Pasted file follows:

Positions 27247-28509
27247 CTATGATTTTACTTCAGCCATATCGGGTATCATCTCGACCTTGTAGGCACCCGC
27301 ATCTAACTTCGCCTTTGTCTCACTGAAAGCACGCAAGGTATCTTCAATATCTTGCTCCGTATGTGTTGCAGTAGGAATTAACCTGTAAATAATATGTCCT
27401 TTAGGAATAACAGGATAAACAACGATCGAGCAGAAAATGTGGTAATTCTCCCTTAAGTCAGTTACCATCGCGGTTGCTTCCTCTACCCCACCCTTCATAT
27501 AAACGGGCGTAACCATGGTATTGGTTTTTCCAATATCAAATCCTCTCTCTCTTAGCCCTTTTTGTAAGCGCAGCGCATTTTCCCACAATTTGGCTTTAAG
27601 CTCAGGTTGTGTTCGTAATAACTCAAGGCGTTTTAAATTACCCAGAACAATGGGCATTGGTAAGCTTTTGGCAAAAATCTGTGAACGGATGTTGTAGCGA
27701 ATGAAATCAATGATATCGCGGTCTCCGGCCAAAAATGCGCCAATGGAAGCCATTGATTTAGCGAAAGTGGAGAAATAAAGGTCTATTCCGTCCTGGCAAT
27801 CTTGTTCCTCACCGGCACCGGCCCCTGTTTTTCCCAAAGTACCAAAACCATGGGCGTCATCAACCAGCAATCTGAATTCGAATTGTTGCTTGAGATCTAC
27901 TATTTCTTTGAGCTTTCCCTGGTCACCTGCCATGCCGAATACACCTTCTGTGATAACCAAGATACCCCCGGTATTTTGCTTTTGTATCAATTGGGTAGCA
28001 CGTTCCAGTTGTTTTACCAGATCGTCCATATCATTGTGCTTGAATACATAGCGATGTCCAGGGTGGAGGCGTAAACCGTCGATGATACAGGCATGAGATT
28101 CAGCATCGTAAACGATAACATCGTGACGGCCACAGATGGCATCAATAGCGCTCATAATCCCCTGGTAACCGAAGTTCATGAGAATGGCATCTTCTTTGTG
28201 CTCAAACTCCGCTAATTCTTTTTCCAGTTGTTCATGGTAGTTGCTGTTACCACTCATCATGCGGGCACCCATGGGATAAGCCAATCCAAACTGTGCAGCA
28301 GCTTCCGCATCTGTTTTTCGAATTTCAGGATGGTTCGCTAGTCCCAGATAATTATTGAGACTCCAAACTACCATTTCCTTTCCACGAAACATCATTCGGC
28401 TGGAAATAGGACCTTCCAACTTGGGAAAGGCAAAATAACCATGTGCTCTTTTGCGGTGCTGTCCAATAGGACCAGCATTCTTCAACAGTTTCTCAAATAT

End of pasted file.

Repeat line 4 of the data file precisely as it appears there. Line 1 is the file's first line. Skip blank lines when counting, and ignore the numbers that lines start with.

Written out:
27401 TTAGGAATAACAGGATAAACAACGATCGAGCAGAAAATGTGGTAATTCTCCCTTAAGTCAGTTACCATCGCGGTTGCTTCCTCTACCCCACCCTTCATAT